Normally when a partition fills up, you remove some files, freeing up some space and watch your disk usage drop in
The first time recently I ran into a situation where that wasn’t the case. I had filled up my root partition and after removing some files and moving some others to another partition I noticed no change in my output of
Applications were crashing since they couldn’t write to the partition but I knew I had removed at least a few GB’s worth of data. What gives?
After some frantic googling I stumbled upon something I hadn’t heard of before, known as “Reserved blocks”. Paraphrasing the man page on tune2fs, Reserved blocks are a set of filesystem blocks set aside for use by privileged processes to avoid fragmentation as well as allow system daemons to function after all available disk space has been used up. By default the filesystem sets aside 5% of the filesystem during formatting for use in reserved blocks. If you have a large hard drive, 5% may be a bit much. You can adjust this amount with the command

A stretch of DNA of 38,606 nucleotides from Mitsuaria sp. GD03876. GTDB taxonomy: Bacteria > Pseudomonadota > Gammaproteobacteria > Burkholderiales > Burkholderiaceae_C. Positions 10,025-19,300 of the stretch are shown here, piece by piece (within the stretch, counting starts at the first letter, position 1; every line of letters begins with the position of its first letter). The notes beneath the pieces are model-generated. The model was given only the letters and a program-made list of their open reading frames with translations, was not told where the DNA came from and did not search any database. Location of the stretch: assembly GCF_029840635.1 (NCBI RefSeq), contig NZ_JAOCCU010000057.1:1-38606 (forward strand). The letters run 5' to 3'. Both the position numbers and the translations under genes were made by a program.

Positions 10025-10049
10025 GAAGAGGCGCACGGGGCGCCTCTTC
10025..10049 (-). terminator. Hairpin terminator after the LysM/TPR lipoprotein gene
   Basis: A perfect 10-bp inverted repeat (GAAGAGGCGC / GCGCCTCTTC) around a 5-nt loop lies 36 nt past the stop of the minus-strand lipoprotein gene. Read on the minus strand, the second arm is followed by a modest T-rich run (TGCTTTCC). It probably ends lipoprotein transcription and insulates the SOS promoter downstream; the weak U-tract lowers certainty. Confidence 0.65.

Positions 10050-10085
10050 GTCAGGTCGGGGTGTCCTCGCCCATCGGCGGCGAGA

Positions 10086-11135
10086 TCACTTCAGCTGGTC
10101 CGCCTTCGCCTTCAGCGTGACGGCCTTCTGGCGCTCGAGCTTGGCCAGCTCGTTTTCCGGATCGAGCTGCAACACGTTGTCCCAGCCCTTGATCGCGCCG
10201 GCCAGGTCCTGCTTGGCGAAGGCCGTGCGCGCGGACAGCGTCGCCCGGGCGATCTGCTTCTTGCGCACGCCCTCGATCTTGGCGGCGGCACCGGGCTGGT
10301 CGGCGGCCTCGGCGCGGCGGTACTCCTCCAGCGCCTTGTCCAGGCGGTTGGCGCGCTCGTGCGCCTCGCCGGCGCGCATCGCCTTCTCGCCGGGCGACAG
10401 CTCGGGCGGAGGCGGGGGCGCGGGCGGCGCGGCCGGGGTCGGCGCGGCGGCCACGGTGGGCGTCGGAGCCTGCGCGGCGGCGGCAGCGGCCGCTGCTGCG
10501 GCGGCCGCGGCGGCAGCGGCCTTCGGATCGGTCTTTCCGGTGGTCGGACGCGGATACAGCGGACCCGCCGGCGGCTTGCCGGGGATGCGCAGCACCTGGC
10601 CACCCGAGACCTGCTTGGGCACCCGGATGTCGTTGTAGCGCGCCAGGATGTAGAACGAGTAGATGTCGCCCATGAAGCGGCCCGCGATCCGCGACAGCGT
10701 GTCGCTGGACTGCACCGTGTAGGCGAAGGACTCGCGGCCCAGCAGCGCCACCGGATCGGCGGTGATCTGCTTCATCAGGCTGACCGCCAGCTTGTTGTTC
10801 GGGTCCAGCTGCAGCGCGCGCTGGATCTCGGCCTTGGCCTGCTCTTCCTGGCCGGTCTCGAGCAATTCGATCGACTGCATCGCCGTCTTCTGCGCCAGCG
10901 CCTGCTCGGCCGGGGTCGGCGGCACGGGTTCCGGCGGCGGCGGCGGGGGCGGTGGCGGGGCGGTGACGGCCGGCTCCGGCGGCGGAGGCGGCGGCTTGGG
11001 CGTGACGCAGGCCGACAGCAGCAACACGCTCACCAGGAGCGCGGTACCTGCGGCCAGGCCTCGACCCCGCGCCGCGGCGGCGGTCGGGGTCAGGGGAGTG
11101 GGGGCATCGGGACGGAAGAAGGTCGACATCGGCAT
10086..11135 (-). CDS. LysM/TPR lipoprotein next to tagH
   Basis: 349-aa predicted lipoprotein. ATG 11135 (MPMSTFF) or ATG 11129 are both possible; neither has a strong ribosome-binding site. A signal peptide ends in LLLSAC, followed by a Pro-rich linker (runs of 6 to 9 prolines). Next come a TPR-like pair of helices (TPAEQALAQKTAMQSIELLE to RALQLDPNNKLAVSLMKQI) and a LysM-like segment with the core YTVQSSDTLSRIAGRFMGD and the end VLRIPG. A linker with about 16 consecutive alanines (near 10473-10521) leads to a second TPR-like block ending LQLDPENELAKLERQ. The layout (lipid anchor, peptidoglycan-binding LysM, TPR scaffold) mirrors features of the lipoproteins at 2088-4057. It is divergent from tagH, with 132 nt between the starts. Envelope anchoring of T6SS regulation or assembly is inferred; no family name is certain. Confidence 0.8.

tune2fs -mX /dev/sda1
where X is the percentage you wish to change to and /dev/sda1 is the partition you wish to modify. In order to get out of the hole I dug myself, I used the command
tune2fs -r /dev/sda1
to reset the block count to 0 and thus giving me back my space I had freed up. Be sure that you have freed up space before running this command, as the reason reserved blocks exist is so in the instance when you have completely filled up your partition, you will still be able to run important daemons and commands without them crashing.
Maybe I will finally add some monitoring to my own desktop to prevent this from happening to me. So far I’ve been bitten by this twice, I noticed each time when pidgin began crashing and firefox wasn’t saving any cookies when logging into any sites.